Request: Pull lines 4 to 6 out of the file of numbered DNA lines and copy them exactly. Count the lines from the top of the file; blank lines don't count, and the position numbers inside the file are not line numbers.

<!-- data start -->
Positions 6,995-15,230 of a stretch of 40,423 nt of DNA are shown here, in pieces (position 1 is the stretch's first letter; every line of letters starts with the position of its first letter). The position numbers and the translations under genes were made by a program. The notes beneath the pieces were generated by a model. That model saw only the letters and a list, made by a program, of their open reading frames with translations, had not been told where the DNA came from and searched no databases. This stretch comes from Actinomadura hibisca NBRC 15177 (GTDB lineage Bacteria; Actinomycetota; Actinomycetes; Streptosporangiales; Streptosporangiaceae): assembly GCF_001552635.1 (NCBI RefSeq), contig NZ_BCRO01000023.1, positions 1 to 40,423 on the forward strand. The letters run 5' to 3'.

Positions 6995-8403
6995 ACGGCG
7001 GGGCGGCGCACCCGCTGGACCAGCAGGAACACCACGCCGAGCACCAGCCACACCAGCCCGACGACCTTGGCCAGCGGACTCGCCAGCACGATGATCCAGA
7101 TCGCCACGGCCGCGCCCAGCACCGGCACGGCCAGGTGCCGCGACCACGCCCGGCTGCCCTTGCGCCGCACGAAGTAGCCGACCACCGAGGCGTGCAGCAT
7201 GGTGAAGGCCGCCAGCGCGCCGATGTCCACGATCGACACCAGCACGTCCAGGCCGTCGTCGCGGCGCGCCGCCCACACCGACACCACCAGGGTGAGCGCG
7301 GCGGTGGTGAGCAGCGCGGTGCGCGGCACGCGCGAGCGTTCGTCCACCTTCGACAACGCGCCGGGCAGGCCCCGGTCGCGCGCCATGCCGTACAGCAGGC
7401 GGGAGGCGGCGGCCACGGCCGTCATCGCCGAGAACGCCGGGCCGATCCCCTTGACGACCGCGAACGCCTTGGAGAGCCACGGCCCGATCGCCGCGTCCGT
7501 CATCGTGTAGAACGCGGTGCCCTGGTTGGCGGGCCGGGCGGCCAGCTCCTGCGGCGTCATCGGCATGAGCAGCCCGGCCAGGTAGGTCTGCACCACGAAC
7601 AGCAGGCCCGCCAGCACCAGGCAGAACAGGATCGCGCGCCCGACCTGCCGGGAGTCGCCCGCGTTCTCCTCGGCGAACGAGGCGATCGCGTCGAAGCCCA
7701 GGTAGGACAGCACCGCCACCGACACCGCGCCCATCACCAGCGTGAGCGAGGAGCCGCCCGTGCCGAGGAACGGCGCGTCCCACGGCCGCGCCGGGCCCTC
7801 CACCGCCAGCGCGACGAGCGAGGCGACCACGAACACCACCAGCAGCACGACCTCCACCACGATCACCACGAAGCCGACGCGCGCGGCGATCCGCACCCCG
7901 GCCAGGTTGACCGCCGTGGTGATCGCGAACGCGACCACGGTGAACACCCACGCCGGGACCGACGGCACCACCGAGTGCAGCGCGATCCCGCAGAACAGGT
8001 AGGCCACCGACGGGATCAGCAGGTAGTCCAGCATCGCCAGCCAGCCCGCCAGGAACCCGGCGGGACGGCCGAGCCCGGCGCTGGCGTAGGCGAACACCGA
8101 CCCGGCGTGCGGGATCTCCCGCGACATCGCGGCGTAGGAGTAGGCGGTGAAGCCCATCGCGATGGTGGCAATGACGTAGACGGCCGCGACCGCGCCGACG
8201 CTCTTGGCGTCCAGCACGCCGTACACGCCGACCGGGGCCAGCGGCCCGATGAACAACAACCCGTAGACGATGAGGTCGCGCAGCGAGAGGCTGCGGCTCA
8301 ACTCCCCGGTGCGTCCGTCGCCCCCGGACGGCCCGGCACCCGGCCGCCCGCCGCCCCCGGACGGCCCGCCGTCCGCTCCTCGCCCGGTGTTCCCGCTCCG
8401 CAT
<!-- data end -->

7001 GGGCGGCGCACCCGCTGGACCAGCAGGAACACCACGCCGAGCACCAGCCACACCAGCCCGACGACCTTGGCCAGCGGACTCGCCAGCACGATGATCCAGA
7101 TCGCCACGGCCGCGCCCAGCACCGGCACGGCCAGGTGCCGCGACCACGCCCGGCTGCCCTTGCGCCGCACGAAGTAGCCGACCACCGAGGCGTGCAGCAT
7201 GGTGAAGGCCGCCAGCGCGCCGATGTCCACGATCGACACCAGCACGTCCAGGCCGTCGTCGCGGCGCGCCGCCCACACCGACACCACCAGGGTGAGCGCG